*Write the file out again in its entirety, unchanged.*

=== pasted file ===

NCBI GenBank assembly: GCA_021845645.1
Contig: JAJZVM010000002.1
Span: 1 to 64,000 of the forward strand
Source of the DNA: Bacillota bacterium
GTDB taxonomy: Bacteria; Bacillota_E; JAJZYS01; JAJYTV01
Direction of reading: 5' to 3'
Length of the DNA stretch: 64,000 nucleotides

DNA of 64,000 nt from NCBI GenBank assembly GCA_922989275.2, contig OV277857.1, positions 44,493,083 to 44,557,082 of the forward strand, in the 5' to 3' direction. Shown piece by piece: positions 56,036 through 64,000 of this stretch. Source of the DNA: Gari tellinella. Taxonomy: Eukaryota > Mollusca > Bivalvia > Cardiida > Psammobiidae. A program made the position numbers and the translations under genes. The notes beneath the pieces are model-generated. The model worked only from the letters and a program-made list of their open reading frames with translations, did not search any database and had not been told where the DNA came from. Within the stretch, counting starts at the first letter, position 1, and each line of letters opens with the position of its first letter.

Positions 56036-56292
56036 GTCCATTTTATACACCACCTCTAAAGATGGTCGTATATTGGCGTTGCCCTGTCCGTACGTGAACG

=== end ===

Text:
NCBI GenBank assembly: GCA_021845645.1
Contig: JAJZVM010000002.1
Span: 1 to 64,000 of the forward strand
Source of the DNA: Bacillota bacterium
GTDB taxonomy: Bacteria; Bacillota_E; JAJZYS01; JAJYTV01
Direction of reading: 5' to 3'
Length of the DNA stretch: 64,000 nucleotides

DNA of 64,000 nt from NCBI GenBank assembly GCA_922989275.2, contig OV277857.1, positions 44,493,083 to 44,557,082 of the forward strand, in the 5' to 3' direction. Shown piece by piece: positions 56,036 through 64,000 of this stretch. Source of the DNA: Gari tellinella. Taxonomy: Eukaryota > Mollusca > Bivalvia > Cardiida > Psammobiidae. A program made the position numbers and the translations under genes. The notes beneath the pieces are model-generated. The model worked only from the letters and a program-made list of their open reading frames with translations, did not search any database and had not been told where the DNA came from. Within the stretch, counting starts at the first letter, position 1, and each line of letters opens with the position of its first letter.

Positions 56036-56292
56036 GTCCATTTTATACACCACCTCTAAAGATGGTCGTATATTGGCGTTGCCCTGTCCGTACGTGAACG